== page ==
The use of the CBN rate is in accordance with the group’s policy which is to apply the official rates. This policy and its application are compliant with IFRS and specifically IAS 21. To enable comparison and to ensure that the user of the group’s financial statements is not prejudiced in any way, we have adequately disclosed in our various press releases and investor presentations the fact that we have used the CBN official rate in addition to disclosing the expected impact on our results of using alternative available rates.
At its November board meeting, the Board of ETI approved the adoption of the NAFEX rate as the rate to be used for the translation of our operations in Nigeria. The change has been necessitated and approved in response to developments in the industry especially with the ETI’s peers moving away from the use of the CBN official rate.
Ecobank complies with IFRS 9 requirements
Ecobank Group adopted IFRS 9 as issued by the IASB in July 2014 with a date of transition of 1 January 2018, which resulted in changes in accounting policies and adjustments to the amounts previously recognised in the financial statements. Similarly to our peers in Nigeria, as well as other African and global banks, and, as permitted by the transitional provisions of IFRS 9, the Group has elected not to restate comparative figures. Adjustments to the carrying amounts of financial assets and liabilities at the date of transition were recognised in the opening retained earnings and other reserves of the current period. Overall, the adoption of the standard resulted in the group recording higher impairment allowance than that recognised under IAS 39. This had a negative impact on the group equity by $299m.
The main drivers for the significant increase in IFRS 9 impairment figures when compared to IAS 39 impairment figures are:
• Replacement of the emergency period under IAS 39 with 12 months ECL on all exposures under IFRS 9.
• IFRS 9 introduces the stage 2 bucket where higher impairment (Lifetime losses) is recognised for facilities with significant increase in credit risk. Under IAS 39, same assets were classified as performing with minimal impairment recognised.
• Off balance sheet exposure & undrawn balances: Under IAS 39, impairment was not required to be recognised on these items, however, IFRS 9 requires that impairment provision on these items is calculated.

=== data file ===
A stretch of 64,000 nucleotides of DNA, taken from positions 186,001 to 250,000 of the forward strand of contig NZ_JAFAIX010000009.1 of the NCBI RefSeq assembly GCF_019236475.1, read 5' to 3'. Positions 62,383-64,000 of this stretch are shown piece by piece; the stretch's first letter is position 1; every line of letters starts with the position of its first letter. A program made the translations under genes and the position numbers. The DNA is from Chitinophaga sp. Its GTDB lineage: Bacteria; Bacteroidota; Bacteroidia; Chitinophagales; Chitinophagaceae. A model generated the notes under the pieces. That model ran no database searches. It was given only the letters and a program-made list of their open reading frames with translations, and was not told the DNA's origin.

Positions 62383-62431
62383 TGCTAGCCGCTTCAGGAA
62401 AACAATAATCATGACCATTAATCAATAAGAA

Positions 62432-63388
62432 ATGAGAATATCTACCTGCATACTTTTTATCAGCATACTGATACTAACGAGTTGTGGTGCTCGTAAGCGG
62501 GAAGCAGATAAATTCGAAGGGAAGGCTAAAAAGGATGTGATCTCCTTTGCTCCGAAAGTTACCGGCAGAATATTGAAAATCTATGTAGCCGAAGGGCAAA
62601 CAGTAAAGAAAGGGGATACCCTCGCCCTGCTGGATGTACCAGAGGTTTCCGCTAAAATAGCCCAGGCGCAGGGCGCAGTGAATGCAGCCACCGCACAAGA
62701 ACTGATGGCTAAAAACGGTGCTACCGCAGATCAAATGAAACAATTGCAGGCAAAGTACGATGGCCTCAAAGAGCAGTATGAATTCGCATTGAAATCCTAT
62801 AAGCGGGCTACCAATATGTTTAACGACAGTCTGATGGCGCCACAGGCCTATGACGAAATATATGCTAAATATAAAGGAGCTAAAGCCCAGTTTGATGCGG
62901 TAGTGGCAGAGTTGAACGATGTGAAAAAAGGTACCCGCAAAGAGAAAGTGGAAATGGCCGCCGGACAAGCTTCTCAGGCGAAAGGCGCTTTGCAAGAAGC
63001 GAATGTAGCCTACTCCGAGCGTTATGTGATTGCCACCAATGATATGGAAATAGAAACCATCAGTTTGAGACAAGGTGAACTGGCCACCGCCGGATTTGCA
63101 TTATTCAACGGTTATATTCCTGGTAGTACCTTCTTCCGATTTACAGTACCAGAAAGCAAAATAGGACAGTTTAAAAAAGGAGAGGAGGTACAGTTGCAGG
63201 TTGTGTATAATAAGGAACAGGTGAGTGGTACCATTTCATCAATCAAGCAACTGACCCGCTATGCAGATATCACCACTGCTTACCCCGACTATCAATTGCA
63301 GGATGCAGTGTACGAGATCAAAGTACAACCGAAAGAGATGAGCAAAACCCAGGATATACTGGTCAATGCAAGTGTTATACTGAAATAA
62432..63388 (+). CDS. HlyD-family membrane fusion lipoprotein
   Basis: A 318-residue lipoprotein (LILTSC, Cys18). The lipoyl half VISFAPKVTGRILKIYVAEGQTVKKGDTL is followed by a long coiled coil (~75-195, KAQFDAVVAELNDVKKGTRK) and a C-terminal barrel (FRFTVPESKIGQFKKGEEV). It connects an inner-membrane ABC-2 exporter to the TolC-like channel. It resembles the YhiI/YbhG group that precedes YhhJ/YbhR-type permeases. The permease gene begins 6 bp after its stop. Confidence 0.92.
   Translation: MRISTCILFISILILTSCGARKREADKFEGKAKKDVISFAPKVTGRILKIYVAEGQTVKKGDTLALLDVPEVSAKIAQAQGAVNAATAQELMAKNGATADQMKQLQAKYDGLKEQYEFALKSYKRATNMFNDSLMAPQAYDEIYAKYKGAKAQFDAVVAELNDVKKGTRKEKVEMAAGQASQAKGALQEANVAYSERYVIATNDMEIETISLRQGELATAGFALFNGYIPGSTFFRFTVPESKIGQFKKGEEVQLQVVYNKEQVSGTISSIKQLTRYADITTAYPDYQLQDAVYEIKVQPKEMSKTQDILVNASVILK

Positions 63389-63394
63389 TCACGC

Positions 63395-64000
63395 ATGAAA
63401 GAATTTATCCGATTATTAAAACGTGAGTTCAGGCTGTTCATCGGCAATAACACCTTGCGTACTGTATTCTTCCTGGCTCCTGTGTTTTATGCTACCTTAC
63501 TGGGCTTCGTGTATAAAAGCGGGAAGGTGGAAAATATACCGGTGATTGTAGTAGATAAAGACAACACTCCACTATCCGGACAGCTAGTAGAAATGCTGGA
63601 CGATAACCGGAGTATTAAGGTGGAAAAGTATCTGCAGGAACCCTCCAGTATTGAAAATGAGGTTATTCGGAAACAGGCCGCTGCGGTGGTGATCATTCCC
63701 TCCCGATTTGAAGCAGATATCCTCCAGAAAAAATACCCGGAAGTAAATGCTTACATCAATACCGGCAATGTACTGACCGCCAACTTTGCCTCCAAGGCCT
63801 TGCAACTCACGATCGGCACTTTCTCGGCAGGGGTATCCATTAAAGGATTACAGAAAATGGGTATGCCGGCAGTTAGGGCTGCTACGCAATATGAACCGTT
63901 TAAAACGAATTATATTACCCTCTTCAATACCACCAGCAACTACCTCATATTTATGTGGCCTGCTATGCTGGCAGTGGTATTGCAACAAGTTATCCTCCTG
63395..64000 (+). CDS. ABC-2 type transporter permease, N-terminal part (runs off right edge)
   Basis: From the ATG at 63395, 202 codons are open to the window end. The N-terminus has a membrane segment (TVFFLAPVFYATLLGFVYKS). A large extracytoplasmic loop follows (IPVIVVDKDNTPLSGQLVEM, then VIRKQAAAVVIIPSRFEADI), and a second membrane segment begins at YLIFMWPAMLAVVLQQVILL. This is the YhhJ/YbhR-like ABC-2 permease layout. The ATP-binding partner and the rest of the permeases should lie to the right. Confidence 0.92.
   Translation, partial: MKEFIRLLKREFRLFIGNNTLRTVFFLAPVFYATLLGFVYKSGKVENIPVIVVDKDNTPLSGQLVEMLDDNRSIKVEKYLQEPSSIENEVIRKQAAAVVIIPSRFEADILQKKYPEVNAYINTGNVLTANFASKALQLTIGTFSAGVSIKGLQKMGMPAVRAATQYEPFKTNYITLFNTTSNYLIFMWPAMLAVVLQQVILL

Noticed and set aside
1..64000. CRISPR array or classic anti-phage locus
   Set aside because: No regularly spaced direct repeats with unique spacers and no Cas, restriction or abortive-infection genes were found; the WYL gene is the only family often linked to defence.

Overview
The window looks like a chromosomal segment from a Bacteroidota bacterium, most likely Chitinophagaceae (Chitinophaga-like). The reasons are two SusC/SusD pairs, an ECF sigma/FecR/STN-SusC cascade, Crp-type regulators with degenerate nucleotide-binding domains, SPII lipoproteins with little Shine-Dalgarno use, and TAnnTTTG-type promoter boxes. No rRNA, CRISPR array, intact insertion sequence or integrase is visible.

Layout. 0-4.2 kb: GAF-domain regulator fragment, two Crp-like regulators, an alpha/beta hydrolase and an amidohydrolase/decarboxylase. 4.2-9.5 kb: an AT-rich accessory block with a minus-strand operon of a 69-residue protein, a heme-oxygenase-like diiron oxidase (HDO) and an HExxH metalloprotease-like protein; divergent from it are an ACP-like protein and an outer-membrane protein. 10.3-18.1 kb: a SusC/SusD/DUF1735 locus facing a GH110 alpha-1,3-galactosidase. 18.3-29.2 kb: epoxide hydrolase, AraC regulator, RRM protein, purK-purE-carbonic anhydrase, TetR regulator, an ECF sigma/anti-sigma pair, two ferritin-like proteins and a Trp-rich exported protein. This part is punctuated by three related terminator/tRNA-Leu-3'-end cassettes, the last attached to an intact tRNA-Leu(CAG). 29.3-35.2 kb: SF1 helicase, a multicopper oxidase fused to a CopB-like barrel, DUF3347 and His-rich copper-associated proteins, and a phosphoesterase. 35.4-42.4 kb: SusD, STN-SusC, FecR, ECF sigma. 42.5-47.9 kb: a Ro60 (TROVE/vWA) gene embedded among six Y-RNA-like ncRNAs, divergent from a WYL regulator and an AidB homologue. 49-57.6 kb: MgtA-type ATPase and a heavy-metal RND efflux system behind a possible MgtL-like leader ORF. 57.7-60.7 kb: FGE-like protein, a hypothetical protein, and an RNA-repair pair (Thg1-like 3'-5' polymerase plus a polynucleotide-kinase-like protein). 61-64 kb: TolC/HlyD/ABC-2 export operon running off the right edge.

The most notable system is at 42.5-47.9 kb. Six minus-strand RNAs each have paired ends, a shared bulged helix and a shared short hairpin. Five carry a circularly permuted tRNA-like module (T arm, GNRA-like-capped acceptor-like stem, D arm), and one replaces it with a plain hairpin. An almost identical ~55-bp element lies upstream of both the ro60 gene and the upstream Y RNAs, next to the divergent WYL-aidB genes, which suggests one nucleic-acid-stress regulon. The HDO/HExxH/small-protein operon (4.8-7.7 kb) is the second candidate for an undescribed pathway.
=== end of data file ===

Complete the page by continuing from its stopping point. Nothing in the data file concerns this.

• Other financial instruments: Historically very little or no impairment has been held on non-customer loans/ instruments such as placements with other banks, government treasury bills and bonds, corporate bonds, items in the course of clearing and other debtors. These are now clearly within the scope of IFRS 9 and impairment has been computed on these.
IFRS 9 2014 does not require restatement of comparative period financial statements except in limited circumstances related to hedge accounting (not applicable to Ecobank Group) or when an entity chooses to restate (the Group has not, nor have most of its peers). The standard requires that where comparative periods are not restated, the difference between the previous carrying amounts and the new carrying amounts be recorded in opening retained earnings or other components of equity, as appropriate. This is the approach that has been followed by the Group and as a result the transition impact of $299m has been recognised in equity.
In conclusion, we can confirm to all stakeholders that there were no misstatements in our financial statements as alleged in our financial statement for the year ended 31 December 2017 nor in our three quarterly reports released during the 2018 year. We also note that this unfounded allegation was made by a former employee of the Group who is currently in court claiming payment of 13 years’ salary for an alleged unlawful termination of his employment contract.